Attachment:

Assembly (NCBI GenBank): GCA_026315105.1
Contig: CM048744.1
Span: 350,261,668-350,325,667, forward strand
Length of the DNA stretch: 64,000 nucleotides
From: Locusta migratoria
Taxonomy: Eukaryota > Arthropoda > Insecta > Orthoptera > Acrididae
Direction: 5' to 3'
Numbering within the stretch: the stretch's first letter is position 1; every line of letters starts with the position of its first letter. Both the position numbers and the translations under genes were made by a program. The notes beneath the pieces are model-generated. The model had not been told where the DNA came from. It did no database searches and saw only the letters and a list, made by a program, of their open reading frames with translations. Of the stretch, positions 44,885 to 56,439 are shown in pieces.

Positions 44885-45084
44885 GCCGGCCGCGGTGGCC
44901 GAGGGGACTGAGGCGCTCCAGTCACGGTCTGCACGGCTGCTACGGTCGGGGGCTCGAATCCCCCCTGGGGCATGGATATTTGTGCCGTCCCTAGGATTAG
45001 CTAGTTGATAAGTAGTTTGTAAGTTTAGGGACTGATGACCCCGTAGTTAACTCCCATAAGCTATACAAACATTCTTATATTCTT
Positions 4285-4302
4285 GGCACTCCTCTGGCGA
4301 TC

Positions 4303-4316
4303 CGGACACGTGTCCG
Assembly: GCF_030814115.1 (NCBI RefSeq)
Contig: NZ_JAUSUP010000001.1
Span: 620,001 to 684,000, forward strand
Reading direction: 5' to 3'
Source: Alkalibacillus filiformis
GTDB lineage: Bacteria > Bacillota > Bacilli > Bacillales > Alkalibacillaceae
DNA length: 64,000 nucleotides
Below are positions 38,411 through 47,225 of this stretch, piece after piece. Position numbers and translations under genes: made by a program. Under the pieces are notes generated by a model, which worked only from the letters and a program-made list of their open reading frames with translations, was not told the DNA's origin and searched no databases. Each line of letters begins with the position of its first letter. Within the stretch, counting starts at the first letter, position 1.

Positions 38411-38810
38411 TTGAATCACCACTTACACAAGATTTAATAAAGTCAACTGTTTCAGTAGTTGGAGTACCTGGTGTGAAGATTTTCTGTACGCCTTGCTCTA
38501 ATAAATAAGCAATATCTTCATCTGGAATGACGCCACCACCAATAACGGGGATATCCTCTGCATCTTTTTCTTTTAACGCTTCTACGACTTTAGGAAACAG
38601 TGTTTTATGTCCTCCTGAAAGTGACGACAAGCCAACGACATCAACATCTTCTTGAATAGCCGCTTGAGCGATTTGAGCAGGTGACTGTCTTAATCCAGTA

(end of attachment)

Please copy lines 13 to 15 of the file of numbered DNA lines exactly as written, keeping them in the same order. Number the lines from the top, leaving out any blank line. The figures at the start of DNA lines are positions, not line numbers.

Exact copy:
Positions 4285-4302
4285 GGCACTCCTCTGGCGA
4301 TC